Downtown Seattle Recommendations, with CONDITIONS!
- meloncollie Aug 25, 2008 12:58 PM
Will be in Seattle this weekend with some friends and the boyfriend. Had the pleasure of visiting last year and ate at Buenos Aires Grill and Qubed. I'm looking forward to chowing at other places this time around, and would absolutely love some recommendations for:
3 instances of Brunch (and/or Lunch)
2 instances of Dinner
And your favorite bars/lounges (optional)
- At lease ONCE a relatively inexpensive (by relatively I mean 50-60/person, without wine) fine dining experience. I've read up on Campagne and have been debating with self whether to go to Cafe for lunch and go somewhere else for dinner or forego the cafe and eat at the main restaurant for dinner.
- Something uniquely Seattle. I've been recommended Pike Chowder as the best chowder place and Top Pot for doughnuts.
- Something downright cheap and delicious--maybe even in the guilty sense. This is ambiguous and I have no leads thus far :D This is also not really a requirement, maybe a fun request
- The best fish and chips in downtown. I am not looking to travel outside of downtown, so even though I've heard of this great place (the name escapes me) in Alki, I cannot access it and am not willing to ride a bus/taxi for it.
- Close to best display of Pacific Northwest cooking. Just close, not necessarily the best, since I know I'm limiting my local to downtown. Can be fine, can be neighborhoodly, can be hole in the wall--just as long as I can have some fresh, wonderfully cooked fish.
Background: I'm from the SF Bay Area but am not actually from SF itself (Silicon Valley, Mountain View, Fremont, San Jose, Milpitas, Berkeley, Oakland--I'm all over the place here). Will be here for four days. Looking to book reservations for restaurants ASAP. :D
Thank you in advance, Chowhounders!
For fish and chips I like Steamers, which is on the Waterfront. It is touristy, but you can sit outside and watch boats and people. Jack's Fish Spot in Pike Place has great fish and chips, but not as much view. You can get your ordere and walk to the park, though.
Flying Fish is good Northwest and fish. Or, I think Tom Douglas is quintessential NW--he was local before local was cool. Dahlia Lounge would qualify for fine dining, Palace Kitchen is more casual. Lola and Etta's have brunch, I think.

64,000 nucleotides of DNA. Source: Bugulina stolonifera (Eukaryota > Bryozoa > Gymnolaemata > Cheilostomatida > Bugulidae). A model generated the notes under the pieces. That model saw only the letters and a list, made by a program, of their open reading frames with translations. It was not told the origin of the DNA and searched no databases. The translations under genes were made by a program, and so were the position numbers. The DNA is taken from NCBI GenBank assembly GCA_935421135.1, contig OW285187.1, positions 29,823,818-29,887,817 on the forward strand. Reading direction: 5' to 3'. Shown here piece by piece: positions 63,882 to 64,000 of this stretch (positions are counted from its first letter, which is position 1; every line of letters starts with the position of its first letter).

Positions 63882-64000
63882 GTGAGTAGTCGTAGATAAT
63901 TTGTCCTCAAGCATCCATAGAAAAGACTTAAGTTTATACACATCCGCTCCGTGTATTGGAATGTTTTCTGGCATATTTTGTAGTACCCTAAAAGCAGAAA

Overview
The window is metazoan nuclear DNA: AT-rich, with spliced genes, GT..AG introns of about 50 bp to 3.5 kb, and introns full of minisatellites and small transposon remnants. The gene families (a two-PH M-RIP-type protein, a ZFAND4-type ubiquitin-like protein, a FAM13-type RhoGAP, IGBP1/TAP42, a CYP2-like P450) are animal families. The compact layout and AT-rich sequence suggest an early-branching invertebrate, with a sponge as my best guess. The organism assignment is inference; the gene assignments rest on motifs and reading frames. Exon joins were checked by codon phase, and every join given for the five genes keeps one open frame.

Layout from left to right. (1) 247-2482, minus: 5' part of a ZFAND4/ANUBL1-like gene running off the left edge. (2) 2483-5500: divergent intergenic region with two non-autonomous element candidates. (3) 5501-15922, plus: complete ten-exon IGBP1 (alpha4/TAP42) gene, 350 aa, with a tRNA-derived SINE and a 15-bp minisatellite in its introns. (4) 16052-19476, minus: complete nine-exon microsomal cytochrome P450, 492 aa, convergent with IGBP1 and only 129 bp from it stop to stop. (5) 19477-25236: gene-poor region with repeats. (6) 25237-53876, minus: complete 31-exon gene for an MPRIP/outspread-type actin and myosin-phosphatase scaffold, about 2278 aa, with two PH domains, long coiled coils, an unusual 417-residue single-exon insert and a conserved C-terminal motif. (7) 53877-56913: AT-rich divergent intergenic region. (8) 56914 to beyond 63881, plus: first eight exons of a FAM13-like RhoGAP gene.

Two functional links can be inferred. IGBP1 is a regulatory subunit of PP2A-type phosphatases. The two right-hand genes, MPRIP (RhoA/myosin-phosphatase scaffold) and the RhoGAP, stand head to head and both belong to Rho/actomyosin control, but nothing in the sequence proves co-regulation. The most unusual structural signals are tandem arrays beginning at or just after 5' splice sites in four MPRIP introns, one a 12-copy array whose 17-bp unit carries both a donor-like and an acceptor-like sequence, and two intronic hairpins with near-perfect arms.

For drinks, Cafe ZigZag on the HIllclimb in Pike Place. And Vessel on Fifth.
Go to Belle Epicurean, in the Olympic Hotel, for great pastry.
for fish and chips, I like Anthony's outside take out fish bar down on the waterfront. For cheap and delicious, try the green mango (or papaya if you prefer) salad with your choice of shrimp or tofu at Green Leaf in the ID if you're willing to go that far (much closer than Alki--in fact within walking distance if you like walking). Belle's Epicurean at the Fairmont Olympic has wonderful breakfast pastries, which would be another option for cheap and delicious (they're not cheap for breakfast pastries, but cheap compared to a full breakfast).
cheap/delicious/guilty: one of the many large messy burgers at Lunchbox Laboratory*
fried smelts and lemon curd cake at Steelhead Diner
moules frites and smoked salmon at Maximiliens happy hour
fried chicken wings at Fulin in the International District*
Philly cheesesteak at Tat's in Pioneer sq
pastrami or "kick-ass reuben" at NY Deli
gelato at Bottega Italiano
dungeness crab spring rolls and grilled kalbi steaks at Made in Kitchen*
catfish sandwich at Matt's
pan fried shrimp chive dumpling at Monsoon* (weekend brunch)
braised baby octopus at Barolo
mini cheesecake truffles at the Confectional in Pike Place market
fine dining: Crush*
I finally made it in to Barolo last night, and mindful of your frequent recs, I ordered the baby octopus and the burrata-the cheese very good and the octopus was fantastic. I also really enjoyed the filet with barolo sauce and the crab spaghetti. The swank vibe of the place (electro lounge music, dripping candles and curtains draped from high ceilings) may be too much for some, but I enjoyed it and think Seattle could use more places that will go that route. Good wine list...I found a fair bargain on an IGT Tuscan wine (Barolos are wildly marked up I noticed).
I lament the closing of Qube...it was, IMO, one of the most interesting, unique and reliably yummy restaurants here.
For brunch: Veil
For fine dining: Barolo